Tier-1 capital: Tier 1 capital, used to describe the capital adequacy of a bank, is core capital that includes equity capital and disclosed reserves. Tier 1 capital is essentially the most perfect form of a bank’s capital — the money the bank has stored to keep it functioning through all the risky transactions it performs, such as trading/investing and lending.
Tier-2 capital: Tier-2 capital is the secondary component of bank capital, that makes up a bank’s required reserve. Tier 2 capital is a measure of a bank’s financial strength with regard to the second most reliable forms of financial capital, from a regulator’s point of view. It consists of accumulated after-tax surplus of retained earnings, revaluation reserves of fixed assets and long-term holdings of equity securities, general loan-loss reserves, hybrid (debt/equity) capital instruments, and subordinated debt.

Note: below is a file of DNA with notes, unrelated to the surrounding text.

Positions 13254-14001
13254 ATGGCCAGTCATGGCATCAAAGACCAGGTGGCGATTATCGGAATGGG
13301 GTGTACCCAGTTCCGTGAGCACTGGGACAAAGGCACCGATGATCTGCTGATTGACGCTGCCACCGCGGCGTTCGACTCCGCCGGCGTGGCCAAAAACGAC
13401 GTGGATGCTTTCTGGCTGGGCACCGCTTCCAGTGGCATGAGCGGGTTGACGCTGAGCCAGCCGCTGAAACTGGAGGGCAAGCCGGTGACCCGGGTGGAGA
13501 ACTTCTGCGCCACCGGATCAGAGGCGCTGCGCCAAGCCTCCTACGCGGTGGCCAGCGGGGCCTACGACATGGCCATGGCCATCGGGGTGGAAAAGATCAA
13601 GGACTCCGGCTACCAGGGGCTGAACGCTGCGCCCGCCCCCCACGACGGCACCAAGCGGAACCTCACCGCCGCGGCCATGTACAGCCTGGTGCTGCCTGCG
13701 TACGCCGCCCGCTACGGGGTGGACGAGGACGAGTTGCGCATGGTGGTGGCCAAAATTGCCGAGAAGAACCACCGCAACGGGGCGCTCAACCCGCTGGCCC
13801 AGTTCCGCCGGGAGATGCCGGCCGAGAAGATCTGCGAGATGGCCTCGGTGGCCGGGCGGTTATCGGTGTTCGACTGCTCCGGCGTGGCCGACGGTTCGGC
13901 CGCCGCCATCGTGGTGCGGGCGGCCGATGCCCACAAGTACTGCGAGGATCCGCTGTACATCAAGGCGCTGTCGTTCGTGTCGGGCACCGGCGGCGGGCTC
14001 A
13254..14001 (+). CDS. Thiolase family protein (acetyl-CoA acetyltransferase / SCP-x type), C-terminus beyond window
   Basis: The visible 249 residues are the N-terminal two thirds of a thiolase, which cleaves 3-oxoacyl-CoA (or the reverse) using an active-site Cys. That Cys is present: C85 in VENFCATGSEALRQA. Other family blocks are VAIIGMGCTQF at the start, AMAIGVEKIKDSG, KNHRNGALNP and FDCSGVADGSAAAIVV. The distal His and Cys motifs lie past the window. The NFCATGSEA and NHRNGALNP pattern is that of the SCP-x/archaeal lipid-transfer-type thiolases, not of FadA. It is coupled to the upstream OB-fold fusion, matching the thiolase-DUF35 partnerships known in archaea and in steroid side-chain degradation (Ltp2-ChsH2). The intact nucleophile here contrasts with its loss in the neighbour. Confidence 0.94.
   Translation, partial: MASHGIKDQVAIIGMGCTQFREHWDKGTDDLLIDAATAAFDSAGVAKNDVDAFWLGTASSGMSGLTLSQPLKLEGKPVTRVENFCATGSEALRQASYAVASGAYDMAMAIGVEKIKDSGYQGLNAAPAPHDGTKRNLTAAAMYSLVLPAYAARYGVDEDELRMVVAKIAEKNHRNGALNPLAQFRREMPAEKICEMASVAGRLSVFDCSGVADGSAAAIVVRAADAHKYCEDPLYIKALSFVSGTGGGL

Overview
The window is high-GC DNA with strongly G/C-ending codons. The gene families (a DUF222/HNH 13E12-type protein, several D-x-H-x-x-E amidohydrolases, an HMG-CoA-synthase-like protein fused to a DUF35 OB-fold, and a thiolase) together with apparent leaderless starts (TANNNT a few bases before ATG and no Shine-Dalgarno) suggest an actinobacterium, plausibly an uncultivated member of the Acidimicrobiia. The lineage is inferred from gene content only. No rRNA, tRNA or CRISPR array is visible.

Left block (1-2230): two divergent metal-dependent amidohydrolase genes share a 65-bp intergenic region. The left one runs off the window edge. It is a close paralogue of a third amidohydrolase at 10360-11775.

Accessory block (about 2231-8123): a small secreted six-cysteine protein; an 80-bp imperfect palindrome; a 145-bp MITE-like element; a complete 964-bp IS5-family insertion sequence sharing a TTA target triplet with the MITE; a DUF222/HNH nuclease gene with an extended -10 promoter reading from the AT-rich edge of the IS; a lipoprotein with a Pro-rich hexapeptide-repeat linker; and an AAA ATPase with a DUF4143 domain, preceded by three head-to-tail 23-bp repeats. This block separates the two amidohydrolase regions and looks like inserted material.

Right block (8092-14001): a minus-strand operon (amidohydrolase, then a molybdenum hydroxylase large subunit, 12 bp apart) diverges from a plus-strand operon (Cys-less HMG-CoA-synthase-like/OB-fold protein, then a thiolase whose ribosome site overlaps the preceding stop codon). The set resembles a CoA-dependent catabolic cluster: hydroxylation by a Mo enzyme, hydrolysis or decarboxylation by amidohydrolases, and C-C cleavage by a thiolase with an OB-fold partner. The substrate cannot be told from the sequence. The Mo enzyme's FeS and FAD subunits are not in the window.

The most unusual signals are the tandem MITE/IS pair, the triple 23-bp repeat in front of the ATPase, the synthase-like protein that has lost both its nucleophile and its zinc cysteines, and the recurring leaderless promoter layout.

CAR: Capital adequacy ratio is the percentage of total capital(total of tier 1 and tier 2 capitals) to the total risk-weighted assets. It is a measure of banks capital. It helps to prevent bank failure.
Public debt: Public debt includes internal debt comprising borrowings inside the country like market loans; borrowings from RBI on the basis of special securities bills and external debt comprising loans from foreign countries, International financial institutions, NRI deposits.
CGPCS Notes brings Prelims and Mains programs for CGPCS Prelims and CGPCS Mains Exam preparation. Various Programs initiated by CGPCS Notes are as follows:-